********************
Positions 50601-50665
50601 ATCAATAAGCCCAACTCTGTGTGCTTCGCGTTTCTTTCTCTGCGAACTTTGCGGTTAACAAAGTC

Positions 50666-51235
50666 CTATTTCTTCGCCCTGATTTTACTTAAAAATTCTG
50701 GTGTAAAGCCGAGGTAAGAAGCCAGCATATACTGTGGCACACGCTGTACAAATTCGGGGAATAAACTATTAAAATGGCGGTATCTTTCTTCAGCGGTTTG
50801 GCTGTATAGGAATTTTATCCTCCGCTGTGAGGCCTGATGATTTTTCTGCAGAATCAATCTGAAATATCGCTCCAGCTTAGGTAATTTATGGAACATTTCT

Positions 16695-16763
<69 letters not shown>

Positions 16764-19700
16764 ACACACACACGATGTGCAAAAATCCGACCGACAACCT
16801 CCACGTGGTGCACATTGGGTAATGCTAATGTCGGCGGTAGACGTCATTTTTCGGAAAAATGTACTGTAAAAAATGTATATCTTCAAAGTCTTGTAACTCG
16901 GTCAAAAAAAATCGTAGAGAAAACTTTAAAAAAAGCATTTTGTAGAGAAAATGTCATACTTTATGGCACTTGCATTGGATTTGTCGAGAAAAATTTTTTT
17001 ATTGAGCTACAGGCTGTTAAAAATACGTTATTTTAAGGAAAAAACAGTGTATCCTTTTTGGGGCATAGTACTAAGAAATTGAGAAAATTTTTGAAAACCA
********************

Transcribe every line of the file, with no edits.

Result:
Positions 50601-50665
50601 ATCAATAAGCCCAACTCTGTGTGCTTCGCGTTTCTTTCTCTGCGAACTTTGCGGTTAACAAAGTC

Positions 50666-51235
50666 CTATTTCTTCGCCCTGATTTTACTTAAAAATTCTG
50701 GTGTAAAGCCGAGGTAAGAAGCCAGCATATACTGTGGCACACGCTGTACAAATTCGGGGAATAAACTATTAAAATGGCGGTATCTTTCTTCAGCGGTTTG
50801 GCTGTATAGGAATTTTATCCTCCGCTGTGAGGCCTGATGATTTTTCTGCAGAATCAATCTGAAATATCGCTCCAGCTTAGGTAATTTATGGAACATTTCT

Positions 16695-16763
<69 letters not shown>

Positions 16764-19700
16764 ACACACACACGATGTGCAAAAATCCGACCGACAACCT
16801 CCACGTGGTGCACATTGGGTAATGCTAATGTCGGCGGTAGACGTCATTTTTCGGAAAAATGTACTGTAAAAAATGTATATCTTCAAAGTCTTGTAACTCG
16901 GTCAAAAAAAATCGTAGAGAAAACTTTAAAAAAAGCATTTTGTAGAGAAAATGTCATACTTTATGGCACTTGCATTGGATTTGTCGAGAAAAATTTTTTT
17001 ATTGAGCTACAGGCTGTTAAAAATACGTTATTTTAAGGAAAAAACAGTGTATCCTTTTTGGGGCATAGTACTAAGAAATTGAGAAAATTTTTGAAAACCA